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Cordaid Funds Health and Counseling Center in Ethiopia

By Meg     About Cordaid

It has been reported by the World Bank that roughly one out of every 285 women in Ethiopia die during pregnancy or childbirth. Only 6% of women giving birth are accompanied by a skilled health worker (UNFPA). Throughout much of Ethiopia, especially in rural areas, women do not travel to health centers for delivery. Instead, most women give birth at home, without a doctor or healthcare worker present. Most women are not educated about reproductive healthcare and therefore do not understand the importance of having a doctor present. There is also an extreme shortage of qualified health workers.

Cordaid has provided funding to the Beza Youth Health and Counseling Center (BYHCC) in Yirgalem, Ethiopia, since its founding in 2001. By partnering with community-based organizations, BYHCC aims to create maternal health insurance systems, improve accessibility to family planning services, and to establish a Maternal Health Care Referral Network.

In an effort to educate women about reproductive healthcare, sexually transmitted diseases, and methods of contraception, the BYHCC has developed programming that they have spread throughout the country. By partnering with established local organizations and other local level initiatives such as coffee ceremony dialogue sessions, the BYHCC is able to reach more women and empower them with knowledge. They also seek to educate boys and men, as women in Ethiopia typically have less decision-making power. The BYHCC also works with local health colleges to provide service training to help build the capacity of healthcare workers.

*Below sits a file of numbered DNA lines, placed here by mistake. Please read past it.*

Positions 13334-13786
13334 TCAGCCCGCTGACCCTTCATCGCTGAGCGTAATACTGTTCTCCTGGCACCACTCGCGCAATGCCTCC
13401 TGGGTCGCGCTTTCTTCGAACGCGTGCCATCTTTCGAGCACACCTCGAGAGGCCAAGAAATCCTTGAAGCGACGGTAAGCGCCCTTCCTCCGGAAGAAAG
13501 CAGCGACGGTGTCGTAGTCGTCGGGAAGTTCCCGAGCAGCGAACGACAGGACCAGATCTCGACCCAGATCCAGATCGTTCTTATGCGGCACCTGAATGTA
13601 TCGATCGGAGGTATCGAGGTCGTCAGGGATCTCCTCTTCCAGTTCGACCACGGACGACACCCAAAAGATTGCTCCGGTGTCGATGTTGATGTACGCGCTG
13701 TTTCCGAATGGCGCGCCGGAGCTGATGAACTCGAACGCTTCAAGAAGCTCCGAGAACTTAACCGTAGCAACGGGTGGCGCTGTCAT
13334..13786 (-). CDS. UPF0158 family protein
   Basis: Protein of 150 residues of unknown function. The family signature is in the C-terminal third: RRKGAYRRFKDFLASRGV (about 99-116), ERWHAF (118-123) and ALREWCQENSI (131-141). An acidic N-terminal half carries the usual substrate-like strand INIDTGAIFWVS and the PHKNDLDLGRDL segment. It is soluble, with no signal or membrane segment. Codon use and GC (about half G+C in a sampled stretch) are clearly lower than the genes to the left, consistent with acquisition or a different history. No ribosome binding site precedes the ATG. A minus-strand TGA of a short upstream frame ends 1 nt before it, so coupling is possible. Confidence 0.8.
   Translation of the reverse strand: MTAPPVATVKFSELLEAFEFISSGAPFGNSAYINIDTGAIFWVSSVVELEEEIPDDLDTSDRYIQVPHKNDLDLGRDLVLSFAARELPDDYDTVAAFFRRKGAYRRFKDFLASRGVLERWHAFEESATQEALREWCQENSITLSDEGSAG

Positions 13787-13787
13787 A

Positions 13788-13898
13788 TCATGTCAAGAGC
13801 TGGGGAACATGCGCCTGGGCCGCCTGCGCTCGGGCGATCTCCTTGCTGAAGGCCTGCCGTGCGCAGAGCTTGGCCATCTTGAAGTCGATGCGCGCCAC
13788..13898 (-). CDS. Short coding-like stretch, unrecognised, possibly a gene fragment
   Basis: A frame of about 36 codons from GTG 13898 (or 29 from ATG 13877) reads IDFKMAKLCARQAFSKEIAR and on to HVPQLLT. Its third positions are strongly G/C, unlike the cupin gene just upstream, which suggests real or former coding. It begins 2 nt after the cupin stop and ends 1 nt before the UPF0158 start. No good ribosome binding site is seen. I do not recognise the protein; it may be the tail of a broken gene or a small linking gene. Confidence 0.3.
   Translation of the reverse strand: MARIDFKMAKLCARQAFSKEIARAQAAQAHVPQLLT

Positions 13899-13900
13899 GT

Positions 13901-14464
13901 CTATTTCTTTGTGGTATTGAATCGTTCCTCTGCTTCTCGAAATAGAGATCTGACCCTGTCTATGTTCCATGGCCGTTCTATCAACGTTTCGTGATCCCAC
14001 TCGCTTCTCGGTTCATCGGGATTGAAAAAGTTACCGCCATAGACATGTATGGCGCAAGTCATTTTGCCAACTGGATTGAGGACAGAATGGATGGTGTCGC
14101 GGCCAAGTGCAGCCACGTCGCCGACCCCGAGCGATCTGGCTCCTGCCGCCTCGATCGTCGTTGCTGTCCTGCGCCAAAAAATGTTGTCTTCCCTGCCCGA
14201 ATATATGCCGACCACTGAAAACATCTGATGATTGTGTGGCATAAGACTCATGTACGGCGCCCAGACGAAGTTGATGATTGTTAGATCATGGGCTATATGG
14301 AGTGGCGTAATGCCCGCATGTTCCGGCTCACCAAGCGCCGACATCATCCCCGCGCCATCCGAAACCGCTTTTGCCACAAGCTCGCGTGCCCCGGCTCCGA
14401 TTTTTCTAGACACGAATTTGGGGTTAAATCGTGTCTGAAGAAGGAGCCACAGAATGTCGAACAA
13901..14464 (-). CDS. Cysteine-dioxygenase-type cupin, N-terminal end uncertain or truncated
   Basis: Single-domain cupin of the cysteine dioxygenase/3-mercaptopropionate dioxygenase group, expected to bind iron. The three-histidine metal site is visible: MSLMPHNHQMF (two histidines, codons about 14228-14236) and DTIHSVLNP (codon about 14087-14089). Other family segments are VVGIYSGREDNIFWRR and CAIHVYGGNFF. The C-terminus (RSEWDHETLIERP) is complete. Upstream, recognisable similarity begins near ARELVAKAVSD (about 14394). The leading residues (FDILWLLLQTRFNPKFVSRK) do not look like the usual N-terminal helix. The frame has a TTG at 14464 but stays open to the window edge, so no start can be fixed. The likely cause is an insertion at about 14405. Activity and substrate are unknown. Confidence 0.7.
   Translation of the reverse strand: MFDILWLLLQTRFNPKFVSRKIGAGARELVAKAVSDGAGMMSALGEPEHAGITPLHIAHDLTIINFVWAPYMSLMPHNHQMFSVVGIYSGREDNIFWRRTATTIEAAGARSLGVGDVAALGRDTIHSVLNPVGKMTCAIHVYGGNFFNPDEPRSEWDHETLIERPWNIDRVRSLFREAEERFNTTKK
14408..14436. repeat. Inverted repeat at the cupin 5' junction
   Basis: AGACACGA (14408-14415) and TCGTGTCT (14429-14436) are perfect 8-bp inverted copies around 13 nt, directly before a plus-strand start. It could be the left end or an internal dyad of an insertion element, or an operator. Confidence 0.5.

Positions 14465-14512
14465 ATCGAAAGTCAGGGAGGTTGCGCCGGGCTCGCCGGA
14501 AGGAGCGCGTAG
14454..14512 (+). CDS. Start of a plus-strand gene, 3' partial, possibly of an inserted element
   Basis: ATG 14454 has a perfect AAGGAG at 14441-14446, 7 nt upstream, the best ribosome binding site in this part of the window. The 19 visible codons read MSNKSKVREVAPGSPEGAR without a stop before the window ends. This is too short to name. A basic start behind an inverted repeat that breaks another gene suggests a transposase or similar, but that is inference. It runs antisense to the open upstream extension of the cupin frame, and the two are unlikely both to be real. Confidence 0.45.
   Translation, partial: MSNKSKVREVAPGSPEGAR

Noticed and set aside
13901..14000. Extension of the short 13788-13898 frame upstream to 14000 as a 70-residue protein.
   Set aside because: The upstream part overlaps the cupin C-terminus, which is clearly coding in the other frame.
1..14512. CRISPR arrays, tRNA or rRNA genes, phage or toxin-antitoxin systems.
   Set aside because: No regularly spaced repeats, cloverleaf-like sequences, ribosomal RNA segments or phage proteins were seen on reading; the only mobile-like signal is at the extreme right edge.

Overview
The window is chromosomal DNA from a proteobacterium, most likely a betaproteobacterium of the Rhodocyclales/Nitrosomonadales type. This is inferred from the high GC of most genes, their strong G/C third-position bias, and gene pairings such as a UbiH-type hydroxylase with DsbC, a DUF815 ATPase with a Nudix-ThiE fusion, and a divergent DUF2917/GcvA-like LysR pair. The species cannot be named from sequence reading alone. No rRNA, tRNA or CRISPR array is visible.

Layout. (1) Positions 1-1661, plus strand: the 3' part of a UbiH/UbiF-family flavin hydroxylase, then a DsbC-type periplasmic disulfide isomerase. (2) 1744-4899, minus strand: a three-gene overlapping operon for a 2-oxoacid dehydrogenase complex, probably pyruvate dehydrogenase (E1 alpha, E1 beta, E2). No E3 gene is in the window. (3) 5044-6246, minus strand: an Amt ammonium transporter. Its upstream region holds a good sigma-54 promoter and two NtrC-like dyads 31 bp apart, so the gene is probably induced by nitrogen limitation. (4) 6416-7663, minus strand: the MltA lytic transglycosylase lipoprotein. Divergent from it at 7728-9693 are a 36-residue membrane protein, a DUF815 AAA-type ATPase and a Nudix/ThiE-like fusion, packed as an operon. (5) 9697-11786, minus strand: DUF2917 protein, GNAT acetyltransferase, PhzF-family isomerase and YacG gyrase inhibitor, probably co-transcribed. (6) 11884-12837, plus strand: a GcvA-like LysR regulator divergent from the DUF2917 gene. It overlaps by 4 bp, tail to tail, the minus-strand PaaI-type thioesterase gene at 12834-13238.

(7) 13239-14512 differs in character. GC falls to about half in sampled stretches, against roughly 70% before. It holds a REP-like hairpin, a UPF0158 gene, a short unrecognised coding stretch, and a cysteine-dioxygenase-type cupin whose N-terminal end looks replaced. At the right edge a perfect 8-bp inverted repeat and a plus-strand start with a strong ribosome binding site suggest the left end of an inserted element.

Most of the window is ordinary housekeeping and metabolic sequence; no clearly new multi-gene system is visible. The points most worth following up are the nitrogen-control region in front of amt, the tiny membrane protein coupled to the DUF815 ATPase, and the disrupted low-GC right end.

As of 2012, Cordaid’s integrated program had trained 175 healthcare workers, allowed 2,500 women to receive reproductive healthcare, and increased capacity throughout eight local organizations. More impactful still is the knowledge and attitude change towards sexual and reproductive behaviors that, once internalized, will create healthier mothers and reduce maternal death rates.

 

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